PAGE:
Balancing Work With Life
The country is confronting difficult times and the stresses of both personal and professional lives are mounting. There is always the constant battle between work and home, and as the pressures of the economy push down on executives, there exists the temptation to neglect the need for balance.
“The landscape today is very charged,” said Eddy Sumar, MBA, CCE, CICE, CEW, founder, ER$ Consulting Services, during the NACM-sponsored teleconference "Balancing Work With Life". “There is the financial meltdown, the financial crisis, people are going bankrupt and a lot of our customers might be defaulting on their payments. Companies are becoming very lean. If you are a manager you probably have less people under you.”
Sumar said it was important for credit managers to take a deep breath from time to time and take a rest period; take some time off. That could involve simply placing a “Do Not Disturb” sign on their office door to take a few quiet moments or closing their eyes to take a break from staring at the computer screen.
“I hear many times of people saying, ‘I would love to take a vacation. I would love to relax.’ Then, when they go on vacation, they take their laptop, their cell phone and keep on working,” said Sumar. “Is that a vacation? Will they reach a point of balance and equilibrium? No, they will not. Because it’s a not a point of relaxation, they just changed their place of work from the office to a beach in Cancun.”
He added, “We need to really start living, start being, instead of just work, work, work all day.”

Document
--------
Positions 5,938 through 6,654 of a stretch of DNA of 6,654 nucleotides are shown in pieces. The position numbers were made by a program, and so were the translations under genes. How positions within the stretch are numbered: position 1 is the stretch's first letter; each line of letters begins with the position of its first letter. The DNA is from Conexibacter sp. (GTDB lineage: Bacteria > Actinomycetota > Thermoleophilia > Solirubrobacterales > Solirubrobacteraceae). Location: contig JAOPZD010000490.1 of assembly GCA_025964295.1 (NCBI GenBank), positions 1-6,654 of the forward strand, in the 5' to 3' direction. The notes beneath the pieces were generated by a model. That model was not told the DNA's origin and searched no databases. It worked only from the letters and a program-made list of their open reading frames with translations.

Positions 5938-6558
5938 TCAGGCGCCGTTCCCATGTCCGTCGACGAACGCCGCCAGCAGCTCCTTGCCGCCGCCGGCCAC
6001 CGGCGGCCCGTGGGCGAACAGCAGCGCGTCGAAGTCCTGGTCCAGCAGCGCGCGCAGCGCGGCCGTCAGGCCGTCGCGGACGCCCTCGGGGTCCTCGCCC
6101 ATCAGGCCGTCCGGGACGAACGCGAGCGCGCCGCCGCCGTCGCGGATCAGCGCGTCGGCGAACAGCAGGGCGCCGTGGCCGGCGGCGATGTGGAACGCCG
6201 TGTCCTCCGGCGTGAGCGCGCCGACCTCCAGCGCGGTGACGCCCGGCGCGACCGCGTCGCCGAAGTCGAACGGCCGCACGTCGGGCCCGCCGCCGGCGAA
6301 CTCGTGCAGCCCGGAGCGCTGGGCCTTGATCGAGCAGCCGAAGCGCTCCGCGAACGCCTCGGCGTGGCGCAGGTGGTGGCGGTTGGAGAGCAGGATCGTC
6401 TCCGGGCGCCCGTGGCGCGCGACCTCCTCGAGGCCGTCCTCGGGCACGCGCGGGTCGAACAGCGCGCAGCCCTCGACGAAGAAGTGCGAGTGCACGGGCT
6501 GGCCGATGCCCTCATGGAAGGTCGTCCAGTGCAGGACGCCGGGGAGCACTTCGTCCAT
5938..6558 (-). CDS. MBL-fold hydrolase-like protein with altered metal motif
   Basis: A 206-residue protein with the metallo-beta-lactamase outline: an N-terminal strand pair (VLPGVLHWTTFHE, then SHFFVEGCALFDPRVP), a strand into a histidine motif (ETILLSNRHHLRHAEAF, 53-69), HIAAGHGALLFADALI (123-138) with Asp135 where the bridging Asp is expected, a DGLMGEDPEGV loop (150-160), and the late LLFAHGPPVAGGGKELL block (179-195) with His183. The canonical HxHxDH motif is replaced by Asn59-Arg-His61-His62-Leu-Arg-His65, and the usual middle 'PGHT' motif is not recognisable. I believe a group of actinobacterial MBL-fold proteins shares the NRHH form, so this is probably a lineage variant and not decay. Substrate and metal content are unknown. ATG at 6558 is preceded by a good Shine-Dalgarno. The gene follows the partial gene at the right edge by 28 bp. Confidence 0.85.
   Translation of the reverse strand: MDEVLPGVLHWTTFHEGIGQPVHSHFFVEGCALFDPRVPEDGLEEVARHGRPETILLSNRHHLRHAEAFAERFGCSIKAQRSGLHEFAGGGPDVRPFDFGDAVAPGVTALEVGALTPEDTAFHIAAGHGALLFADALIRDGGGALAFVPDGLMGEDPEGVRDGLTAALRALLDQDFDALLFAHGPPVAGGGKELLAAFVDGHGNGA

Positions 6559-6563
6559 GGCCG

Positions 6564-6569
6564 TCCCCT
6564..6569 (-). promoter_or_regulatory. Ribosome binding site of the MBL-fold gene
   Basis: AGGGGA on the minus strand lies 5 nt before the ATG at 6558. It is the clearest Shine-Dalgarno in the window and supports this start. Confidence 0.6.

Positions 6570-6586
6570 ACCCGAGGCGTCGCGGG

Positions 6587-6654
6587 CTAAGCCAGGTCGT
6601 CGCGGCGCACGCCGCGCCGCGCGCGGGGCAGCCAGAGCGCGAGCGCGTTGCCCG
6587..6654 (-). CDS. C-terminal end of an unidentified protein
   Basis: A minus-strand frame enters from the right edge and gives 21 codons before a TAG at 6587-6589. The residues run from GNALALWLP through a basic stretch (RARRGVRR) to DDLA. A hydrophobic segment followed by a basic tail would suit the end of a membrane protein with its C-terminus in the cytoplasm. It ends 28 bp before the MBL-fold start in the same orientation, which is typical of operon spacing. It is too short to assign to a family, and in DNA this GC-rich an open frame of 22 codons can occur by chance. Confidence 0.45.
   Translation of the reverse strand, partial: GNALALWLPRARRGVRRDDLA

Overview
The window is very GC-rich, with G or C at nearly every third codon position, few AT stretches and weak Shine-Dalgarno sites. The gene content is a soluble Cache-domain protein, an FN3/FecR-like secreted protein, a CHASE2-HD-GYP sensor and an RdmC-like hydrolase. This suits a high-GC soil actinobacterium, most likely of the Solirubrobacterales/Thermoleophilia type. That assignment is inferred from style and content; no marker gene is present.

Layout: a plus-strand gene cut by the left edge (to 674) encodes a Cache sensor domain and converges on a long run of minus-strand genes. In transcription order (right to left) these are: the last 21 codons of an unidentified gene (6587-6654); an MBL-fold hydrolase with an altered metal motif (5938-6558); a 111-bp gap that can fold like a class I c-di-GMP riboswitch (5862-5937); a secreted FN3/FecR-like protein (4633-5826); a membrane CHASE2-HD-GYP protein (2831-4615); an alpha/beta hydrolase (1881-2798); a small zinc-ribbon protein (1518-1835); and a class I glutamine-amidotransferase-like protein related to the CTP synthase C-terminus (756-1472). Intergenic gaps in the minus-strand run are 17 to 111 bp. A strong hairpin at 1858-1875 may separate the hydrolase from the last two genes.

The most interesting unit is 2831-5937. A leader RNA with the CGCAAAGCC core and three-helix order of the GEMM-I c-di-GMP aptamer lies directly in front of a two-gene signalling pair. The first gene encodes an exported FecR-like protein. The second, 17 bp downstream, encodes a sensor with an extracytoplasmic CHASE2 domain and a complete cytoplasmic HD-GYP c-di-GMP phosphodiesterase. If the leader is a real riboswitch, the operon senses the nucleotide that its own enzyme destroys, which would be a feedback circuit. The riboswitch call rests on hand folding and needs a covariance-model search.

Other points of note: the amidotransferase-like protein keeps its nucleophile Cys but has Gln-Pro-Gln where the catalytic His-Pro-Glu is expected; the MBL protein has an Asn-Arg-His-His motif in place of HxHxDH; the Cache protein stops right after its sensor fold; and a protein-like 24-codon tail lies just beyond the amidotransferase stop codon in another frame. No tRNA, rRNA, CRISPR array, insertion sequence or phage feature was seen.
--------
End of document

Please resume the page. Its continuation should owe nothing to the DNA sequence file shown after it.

The global outlook is one of uncertainty and one that Sumar believes was facilitated by greed and deceit; individuals lost control of the balance in their lives. Hundreds of thousands of people are losing their jobs while millions are losing their homes. Around the world, people are being affected by the financial crisis and the decisions they made. Thrown onto this are concerns about the environment: global warming, pollution and noise pollution which impacts people psychologically, physiologically, emotionally and sociologically. Then there is technology and communication. For managers, a cell phone means they are tethered to the office 24-hours a day, and if they are involved in international business, the effects are worse.
Sumar suggests that to create balance, professionals need to identify what causes the imbalances, define key life roles, refine their core values and then anchor themselves to their values and strengths. Work is not the center of the universe and if professionals just commit themselves to working nonstop, they will inevitably burn out and feel the impacts in their personal and professional lives.
He stated that he believes that spirituality should play a key role in every person’s life because it provides the foundation for ethics and values and helps alleviate tension.
“Over time, an improper balance will lead to problems,” said Sumar. “And this is what’s happening today. A lot of my friends that I talk to, a lot of credit managers, a lot of clients that I meet keep saying, ‘Eddy, we don’t have time. We just need to continue to work, work, work just to stay afloat these days.’ You know what? It’s a choice we make. We can decide to work 24/7, but are we going to find that point of balance? Are we going to be a happier person?”
Sumar is a firm proponent of the three “R’s”: Recreate, Re-energize and Refuel. He also delved into the OTIS Principle and the OTIS Factor that professionals should adhere to. OTIS stands for: become Open-Minded to seek opportunity; adopt Trust and Technology; pursue Integrity; and always Seek and Search for solutions.
“If we create an imbalance in our lives, it’s a guarantee that it will lead to problems,” said Sumar.
Matthew Carr, NACM staff writer